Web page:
"Wilson's work on the decks every Wednesday (at Legend) drew the attention of Mike Shaft, who was then fronting a black music show on Piccadilly Radio. Although not a big fan of the new dancefloor sounds, he invited Wilson to do mixes for the radio show. These were probably some of the most taped programmes in Manchester radio history"
"Compiled by famed deejay Greg Wilson who was one of the chief protagonists in the early development of electro in the UK. Greg helped pioneer the early stages as resident deejay at the legendary Wigan Pier and Manchester Legends venues. Greg was one of the first British deejays to consider seriously the art of deejaying and mixing was beyond the simple act of sticking a platter on a turntable before swilling ale and checking out the available talent (although I'm pretty sure Greg did his fair share of these activities too!). Greg's mixes on Manchester Piccadilly Radio were significant interludes and he was also the first British deejay to mix live on TV when appearing on the now defunct The Tube show".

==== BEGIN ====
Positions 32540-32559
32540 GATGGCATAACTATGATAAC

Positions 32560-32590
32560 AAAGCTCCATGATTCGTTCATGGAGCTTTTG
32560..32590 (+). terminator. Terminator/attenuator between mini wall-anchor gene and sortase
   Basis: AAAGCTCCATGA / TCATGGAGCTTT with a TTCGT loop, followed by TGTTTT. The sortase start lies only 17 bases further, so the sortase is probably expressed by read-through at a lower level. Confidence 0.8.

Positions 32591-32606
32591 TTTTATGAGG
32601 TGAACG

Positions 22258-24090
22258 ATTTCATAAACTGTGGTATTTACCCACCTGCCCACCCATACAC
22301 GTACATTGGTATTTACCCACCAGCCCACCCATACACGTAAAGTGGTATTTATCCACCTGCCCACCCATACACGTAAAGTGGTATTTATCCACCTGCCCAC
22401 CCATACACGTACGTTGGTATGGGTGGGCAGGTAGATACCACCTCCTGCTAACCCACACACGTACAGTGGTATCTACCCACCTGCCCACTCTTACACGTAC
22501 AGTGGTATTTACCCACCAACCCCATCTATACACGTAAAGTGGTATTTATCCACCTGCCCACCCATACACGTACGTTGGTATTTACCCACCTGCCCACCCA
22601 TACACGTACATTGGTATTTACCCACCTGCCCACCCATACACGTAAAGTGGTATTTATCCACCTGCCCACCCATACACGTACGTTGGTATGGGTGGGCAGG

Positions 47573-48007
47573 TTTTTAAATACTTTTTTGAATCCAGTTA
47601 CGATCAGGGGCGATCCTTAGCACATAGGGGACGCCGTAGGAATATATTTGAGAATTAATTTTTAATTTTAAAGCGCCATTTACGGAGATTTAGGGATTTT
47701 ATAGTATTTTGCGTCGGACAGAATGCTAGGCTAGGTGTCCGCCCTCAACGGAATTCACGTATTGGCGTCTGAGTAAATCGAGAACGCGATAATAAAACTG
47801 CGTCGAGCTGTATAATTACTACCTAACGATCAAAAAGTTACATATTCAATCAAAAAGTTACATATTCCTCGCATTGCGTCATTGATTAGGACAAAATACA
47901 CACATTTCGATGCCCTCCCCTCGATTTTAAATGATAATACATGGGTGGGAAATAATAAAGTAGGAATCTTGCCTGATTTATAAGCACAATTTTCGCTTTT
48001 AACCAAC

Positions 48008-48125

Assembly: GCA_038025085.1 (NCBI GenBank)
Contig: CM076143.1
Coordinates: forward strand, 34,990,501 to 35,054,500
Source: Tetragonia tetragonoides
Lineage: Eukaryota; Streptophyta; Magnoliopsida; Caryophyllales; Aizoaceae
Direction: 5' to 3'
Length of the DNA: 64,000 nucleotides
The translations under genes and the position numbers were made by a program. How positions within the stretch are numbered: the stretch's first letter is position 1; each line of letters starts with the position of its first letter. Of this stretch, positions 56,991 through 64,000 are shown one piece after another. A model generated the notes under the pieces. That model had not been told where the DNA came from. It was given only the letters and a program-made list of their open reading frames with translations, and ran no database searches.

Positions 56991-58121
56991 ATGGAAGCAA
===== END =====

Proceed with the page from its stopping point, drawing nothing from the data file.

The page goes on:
"'The whole black side of Manchester has been completely ignored' says Greg Wilson, Manchester's first electro DJ, on the wheels of steel at Wigan Pier and Legends in '82. A disco-chemist, he experimented with mixing and NY's new styles...Legends stepped out a whole 18 months before The Face's cover feature caught up...By the start of '83, white hipsters were changing channels, switching from doom-rock to dance beats. ACR, New Order, Swamp Children and the like tuned into Legends...'In all things that have been written about Manchester, the thing that led the way hasn't even been mentioned! The black-white mix! Even when the students arrived (on the scene) the black side kept its identity and everyone began bouncing ideas around' argues Greg".